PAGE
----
Student shoots for 2016 Team USA
By Christian Mengel
October 27, 2012
After winning the Kansas City Golden Gloves tournament for the fifth year in a row and competing multiple times on national stages, the 2016 Olympics is his next desired destination.
Convergent media major Thomas Huitt-Johnson is a prominent boxer when he’s not in class. The young fighter has owned his weight class in the Kansas City region and competed at the National Golden Gloves level five years running in Salt Lake City, Denver, Little Rock, Tulsa and Las Vegas.
Huitt-Johnson grew up around the sport of boxing and had his first official fight when he was 9 years old, weighing in at a hefty 53 pounds.
“My older brothers started when they were 10 and 11, and at that time I was like 2 or 3, so I was born into it basically,” Huitt-Johnson said. “My brothers were the ones who actually started. I was just really young to begin with. I was always hanging around the gym as a little toddler.”
Huitt-Johnson has always looked up to his older brothers and their boxing careers, but also looked up to well-known fighters such as Floyd Mayweather, Oscar De La Hoya and Manny Pacquiao.
“Floyd Mayweather is really fast and is really laid back; he doesn’t throw a lot of punches,” Huitt-Johnson said. “I really like Floyd’s style the most because he doesn’t ever get hit and that’s like me; I don’t get hit very often. But how he acts out of the ring tarnishes it. I’d say Manny Pacquiao is my favorite because of the way he handles himself outside of the ring, and that’s how I like to be.”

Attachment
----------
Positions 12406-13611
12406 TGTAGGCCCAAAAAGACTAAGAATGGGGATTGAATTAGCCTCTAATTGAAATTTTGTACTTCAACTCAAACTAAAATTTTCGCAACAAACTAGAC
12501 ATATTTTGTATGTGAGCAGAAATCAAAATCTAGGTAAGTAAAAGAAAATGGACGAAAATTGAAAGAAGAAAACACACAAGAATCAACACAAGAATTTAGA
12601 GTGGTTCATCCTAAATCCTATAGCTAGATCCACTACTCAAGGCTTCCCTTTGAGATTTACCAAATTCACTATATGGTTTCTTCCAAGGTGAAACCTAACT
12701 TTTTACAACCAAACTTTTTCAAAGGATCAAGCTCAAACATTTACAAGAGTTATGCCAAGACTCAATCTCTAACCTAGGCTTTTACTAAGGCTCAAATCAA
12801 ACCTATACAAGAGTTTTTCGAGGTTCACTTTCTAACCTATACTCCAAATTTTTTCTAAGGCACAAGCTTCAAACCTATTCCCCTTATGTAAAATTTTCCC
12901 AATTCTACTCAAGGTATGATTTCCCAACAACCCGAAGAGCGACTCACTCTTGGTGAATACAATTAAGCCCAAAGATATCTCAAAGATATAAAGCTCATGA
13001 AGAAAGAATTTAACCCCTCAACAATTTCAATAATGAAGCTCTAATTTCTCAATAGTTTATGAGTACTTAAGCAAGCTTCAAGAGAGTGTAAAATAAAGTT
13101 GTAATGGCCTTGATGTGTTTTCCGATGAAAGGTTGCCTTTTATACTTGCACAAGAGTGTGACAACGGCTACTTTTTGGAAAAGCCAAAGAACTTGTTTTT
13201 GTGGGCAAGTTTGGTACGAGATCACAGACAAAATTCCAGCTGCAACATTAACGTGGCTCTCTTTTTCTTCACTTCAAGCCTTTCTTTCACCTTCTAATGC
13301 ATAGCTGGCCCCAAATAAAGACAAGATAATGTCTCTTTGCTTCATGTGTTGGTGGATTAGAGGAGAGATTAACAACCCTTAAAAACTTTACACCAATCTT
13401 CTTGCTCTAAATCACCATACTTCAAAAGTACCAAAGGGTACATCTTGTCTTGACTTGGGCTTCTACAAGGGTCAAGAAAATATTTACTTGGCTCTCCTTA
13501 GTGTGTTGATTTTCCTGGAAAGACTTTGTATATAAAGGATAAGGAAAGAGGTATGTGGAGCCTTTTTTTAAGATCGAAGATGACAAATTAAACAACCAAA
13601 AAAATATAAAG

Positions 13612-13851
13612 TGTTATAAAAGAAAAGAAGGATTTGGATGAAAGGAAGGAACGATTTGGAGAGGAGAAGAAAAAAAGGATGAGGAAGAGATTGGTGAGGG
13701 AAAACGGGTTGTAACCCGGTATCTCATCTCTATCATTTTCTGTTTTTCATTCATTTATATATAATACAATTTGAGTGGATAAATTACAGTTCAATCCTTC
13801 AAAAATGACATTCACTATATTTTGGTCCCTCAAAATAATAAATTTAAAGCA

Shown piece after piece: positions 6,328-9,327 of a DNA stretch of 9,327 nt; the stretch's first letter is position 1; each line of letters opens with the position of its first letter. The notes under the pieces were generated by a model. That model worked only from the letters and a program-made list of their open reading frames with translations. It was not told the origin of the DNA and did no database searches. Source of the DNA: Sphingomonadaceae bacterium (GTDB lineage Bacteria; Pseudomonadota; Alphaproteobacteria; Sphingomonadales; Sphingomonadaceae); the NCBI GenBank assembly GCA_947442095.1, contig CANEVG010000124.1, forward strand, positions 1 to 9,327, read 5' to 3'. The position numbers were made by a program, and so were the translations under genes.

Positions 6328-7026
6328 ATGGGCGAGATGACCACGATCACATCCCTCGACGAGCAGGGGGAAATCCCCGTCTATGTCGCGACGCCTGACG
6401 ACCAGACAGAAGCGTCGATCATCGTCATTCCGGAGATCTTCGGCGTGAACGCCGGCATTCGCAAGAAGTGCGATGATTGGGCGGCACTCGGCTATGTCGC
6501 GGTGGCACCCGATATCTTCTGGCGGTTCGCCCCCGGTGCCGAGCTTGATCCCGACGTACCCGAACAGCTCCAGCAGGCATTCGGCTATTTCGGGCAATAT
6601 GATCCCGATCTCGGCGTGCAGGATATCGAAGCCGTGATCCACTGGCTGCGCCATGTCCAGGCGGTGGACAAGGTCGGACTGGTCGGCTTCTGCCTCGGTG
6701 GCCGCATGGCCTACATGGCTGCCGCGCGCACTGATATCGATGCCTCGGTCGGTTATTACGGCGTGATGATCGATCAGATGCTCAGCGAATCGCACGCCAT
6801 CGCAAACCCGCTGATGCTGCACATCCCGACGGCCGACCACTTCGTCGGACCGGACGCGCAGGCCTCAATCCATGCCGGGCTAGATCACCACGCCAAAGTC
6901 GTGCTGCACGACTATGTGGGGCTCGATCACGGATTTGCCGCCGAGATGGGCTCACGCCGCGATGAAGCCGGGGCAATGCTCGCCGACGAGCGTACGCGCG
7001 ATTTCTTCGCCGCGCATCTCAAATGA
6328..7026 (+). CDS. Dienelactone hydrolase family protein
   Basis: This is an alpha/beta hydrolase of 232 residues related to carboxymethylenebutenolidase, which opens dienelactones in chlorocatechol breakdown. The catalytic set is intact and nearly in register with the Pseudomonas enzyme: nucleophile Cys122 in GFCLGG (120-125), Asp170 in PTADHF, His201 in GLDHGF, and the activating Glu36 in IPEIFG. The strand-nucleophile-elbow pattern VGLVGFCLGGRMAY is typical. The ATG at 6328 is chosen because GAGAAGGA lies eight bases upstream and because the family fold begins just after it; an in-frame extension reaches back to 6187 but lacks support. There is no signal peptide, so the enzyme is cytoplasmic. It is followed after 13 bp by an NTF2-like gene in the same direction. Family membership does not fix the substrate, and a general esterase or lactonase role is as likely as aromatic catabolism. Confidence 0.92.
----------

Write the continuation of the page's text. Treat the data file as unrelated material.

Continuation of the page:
He might put a lot of hard work toward his boxing career, but it definitely isn’t his only passion.
“If I don’t make the 2016 Olympics, I’ll be done with boxing,” Huitt-Johnson said. “I’ll hang around the sport, but I’m not interested in being a professional boxer. That’s why I’m going to school for convergent media. I want to write sports or do radio. I’m not sure if it’ll be for boxing, but I know a lot about it, and basketball and football, also. Writing for a newspaper or any publication would be cool.”
Writing always was his favorite thing to do as a child. He would always take advantage of opportunities that allowed him to write fictional stories. Although he’s grown up, his passion for writing hasn’t changed.
Huitt-Johnson sees himself one day having a career in sports journalism, but he still has awhile before his boxing career is done. To most people an overall record of 52-22 would sound like a seasoned fighter on the verge of hanging up the gloves. When that fighter is only three years out of high school, the young gun hasn’t even hit his physical prime yet.
Huitt-Johnson’s fights aren’t your typical wannabe-Kimbo Slice backyard brawls; each fight takes months to prepare for. Huitt-Johnson’s coach for the past five years, Jason Redmond, believes that he has an advantage over most of the fighters he faces.
“Tommy is a really good kid,” Redmond said. “He fights hard and is smart. He separates himself from the rest because of his knowledge of boxing.”
After falling just short of making the 2012 Olympics by losing to the guy who made team USA for his weight class, he now has all the more reason to train harder than ever before. He’s now on the clock to do whatever it takes to represent America on the international level and has many fights left in front of him.
Huitt-Johnson is continuing to perfect his craft, both as a student and a fighter. He’s as hungry as ever to add more wins to his record and bump his resume up from a national level boxer to an Olympic athlete for team USA.